Own it: Amy Schumer is still barfing in pregnancy

Amy Schumer‘s ongoing pregnancy with severe nausea is following the comedian into the second trimester of her pregnancy — and she shared it with fans in her second graphic vomiting video on Saturday.

Back in November, Schumer, 37, was hospitalized for hyperemesis gravidarum — a condition marked by persistent sickness and can lead to dehydration and weight loss.

According to People the health crisis caused the I Feel Pretty star to postpone dates on her comedy tour. And though she’s since returned to the stage and powered through, her vomiting hasn’t stopped.

On Saturday, Schumer posted an Instagram video of her getting sick over a toilet. “Hi I thought it might be fun to see me throwing up in a public bathroom,” she said.

Sorta like this food safety asshole (upper right).

Clemson researchers target vomit cleanup methods in new norovirus research

Ever since that time in 2008 when one of Amy’s French students barfed in class, we’ve sorta been obsessed with, what is the proper way to clean up barf?

Especially if norovirus is involved.

The previous story gives an idea of just how infectious this stuff is.

Two Clemson researchers who are working with the federal government to combat stomach bug outbreaks among the elderly are convinced that advancements in this field could be lifesaving. 

Clemson University professors Angela Fraser and Xiuping Jiang catered their new norovirus research project to the needs of residents in long-term care facilities.

“I just think that those of us who are fortunate need to look out for those who are vulnerable,” Fraser said. “And this is a vulnerable population.”

One of the main goals of their new project, which recently received more than $1 million in funding from the federal Agency for Healthcare Research and Quality, is to come up with easy-to-implement, cost-efficient and effective vomit cleanup procedures for soft surfaces. The hope is that this will directly combat the high percentage of norovirus outbreaks in long-term care facilities and places with similar environments. 

The study, which has funding for three years, will be done in partnership with the Centers for Disease Control and Prevention, Emory University and the University of Illinois-Chicago.

In past studies on proper vomit cleanup, Fraser and Jiang learned that there were gaps in the research, particularly when it came to the proper disinfectant to use on soft services to prevent the spread of diseases.

Chlorine bleach, the most commonly used disinfectant, mainly worked on hard surfaces and could rarely be used on soft surfaces like carpets and couches. One of the areas they realized could benefit the most from this information was long-term care facilities.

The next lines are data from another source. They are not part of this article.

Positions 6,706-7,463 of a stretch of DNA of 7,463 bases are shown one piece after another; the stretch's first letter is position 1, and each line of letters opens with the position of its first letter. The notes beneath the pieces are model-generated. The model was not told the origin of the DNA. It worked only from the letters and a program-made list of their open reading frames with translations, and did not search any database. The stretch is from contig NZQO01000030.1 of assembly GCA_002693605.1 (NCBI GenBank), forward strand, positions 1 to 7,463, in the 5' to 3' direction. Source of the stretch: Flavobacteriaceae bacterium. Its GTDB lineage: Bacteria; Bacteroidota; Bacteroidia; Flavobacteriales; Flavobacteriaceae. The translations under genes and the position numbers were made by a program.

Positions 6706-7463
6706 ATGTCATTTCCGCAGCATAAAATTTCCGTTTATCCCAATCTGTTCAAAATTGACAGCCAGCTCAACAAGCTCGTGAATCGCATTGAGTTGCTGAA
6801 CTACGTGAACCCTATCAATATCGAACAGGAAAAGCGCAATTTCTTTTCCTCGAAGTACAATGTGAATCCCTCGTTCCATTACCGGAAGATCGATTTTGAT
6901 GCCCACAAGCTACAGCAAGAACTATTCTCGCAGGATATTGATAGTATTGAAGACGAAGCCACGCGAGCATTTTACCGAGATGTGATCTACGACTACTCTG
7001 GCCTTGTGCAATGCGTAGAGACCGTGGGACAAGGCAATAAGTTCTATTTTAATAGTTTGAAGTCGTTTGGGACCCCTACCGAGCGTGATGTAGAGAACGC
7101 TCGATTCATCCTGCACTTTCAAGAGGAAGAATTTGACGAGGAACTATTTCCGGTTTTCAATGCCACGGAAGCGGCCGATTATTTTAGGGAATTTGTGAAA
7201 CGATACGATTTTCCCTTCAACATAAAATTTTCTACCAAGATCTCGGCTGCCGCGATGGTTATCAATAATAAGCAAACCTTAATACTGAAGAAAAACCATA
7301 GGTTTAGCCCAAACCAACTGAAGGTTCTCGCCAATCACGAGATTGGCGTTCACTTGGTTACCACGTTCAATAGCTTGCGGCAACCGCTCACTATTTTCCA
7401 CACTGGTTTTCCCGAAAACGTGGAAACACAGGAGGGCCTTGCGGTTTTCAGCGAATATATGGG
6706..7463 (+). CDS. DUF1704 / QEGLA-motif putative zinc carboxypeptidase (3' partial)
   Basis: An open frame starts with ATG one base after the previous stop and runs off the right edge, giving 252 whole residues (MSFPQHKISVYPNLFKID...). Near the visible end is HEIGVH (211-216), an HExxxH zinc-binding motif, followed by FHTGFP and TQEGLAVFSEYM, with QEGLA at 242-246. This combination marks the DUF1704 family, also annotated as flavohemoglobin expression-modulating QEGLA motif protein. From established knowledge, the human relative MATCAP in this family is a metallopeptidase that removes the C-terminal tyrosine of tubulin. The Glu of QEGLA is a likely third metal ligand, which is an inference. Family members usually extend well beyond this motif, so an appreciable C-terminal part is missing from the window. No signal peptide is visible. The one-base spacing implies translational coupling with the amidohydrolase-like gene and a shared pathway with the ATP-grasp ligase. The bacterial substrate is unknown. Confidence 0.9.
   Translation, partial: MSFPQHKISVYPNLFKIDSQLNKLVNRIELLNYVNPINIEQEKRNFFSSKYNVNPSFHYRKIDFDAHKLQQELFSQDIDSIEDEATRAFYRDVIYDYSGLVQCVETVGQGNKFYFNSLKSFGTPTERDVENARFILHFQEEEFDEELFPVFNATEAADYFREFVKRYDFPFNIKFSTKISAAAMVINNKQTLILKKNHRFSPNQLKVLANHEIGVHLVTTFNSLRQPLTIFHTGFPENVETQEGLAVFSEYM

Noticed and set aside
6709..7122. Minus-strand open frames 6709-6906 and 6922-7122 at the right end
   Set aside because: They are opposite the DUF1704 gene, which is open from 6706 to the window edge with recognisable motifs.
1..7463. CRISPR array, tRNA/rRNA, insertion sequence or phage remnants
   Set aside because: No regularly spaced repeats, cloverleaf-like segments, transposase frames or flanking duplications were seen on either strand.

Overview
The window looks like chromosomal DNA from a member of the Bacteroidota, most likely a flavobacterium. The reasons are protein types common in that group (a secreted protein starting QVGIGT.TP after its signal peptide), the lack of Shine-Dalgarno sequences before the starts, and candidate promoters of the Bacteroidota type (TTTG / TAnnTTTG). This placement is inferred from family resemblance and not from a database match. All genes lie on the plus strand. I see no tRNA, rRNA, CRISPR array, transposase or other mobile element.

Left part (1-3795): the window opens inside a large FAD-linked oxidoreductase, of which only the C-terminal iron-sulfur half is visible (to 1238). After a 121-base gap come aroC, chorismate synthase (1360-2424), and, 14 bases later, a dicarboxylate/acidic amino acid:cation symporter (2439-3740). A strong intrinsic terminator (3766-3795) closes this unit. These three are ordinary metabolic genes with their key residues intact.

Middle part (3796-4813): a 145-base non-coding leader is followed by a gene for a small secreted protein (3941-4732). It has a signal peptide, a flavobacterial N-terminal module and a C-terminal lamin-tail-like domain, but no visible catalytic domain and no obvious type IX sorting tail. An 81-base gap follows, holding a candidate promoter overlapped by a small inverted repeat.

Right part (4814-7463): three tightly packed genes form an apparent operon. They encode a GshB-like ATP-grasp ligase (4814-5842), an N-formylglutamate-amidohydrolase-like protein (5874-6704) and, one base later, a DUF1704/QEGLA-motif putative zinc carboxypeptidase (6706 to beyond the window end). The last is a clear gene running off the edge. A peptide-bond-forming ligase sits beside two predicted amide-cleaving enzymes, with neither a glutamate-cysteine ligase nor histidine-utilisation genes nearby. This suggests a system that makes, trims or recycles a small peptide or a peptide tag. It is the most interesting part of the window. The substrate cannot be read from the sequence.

“Long-term facilities want to create a very homelike environment, so they have lots of carpet around in comparison to hospitals and other environments,” Jiang said.

They also, of course, tend to have a high number of older adults.

“That’s people’s living environment,” Fraser said. “Do you really want people to be living where everything is just cinder block or smooth walls?”

She said because older patients are more likely to have chronic diseases, their immune systems are typically weakened as well. This means that when these older adults get infected with diseases like the norovirus, there can be a more severe expression of the disease compared to someone younger. Because of all of these factors, some view the study as even more imperative.

 

Multiple modes of transmission during a Thanksgiving Day Norovirus outbreak, 2017

The U.S. Centers for Disease Control reports on November 28, 2017, the manager of restaurant A in Tennessee reported receiving 18 complaints from patrons with gastrointestinal illness who had dined there on Thanksgiving Day, November 23, 2017. Tennessee Department of Health officials conducted an investigation to confirm the outbreak, assess exposures, and recommend measures to prevent continued spread.

On November 23, one patron vomited in a private dining room, and an employee immediately used disinfectant spray labeled as effective against norovirus* to clean the vomitus. After handwashing, the employee served family-style platters of food and cut pecan pie. For the November 23 Thanksgiving Day, restaurant A served 676 patrons a limited menu from 11 a.m. to 8 p.m. The manager provided contact information, seating times, and seating locations for 114 patrons with reservations. All patrons with contact information were telephoned, and a questionnaire was used to assess illness and exposures for anyone living in the household who ate at restaurant A on November 23. Stool specimens were requested from ill patrons. Among the 676 patrons, 137 (20%) were enrolled in a case-control study.

A probable case was defined as diarrhea (three or more loose stools in 24 hours) or vomiting within 72 hours of eating at restaurant A on November 23; probable cases with norovirus RNA detected in a stool specimen by real-time reverse transcription–polymerase-chain reaction (RT-PCR) were considered confirmed. On November 30, environmental swabs for norovirus testing were collected in the restaurant. Patient and environmental samples were tested by real-time RT-PCR and sequenced at the Tennessee State Public Health Laboratory.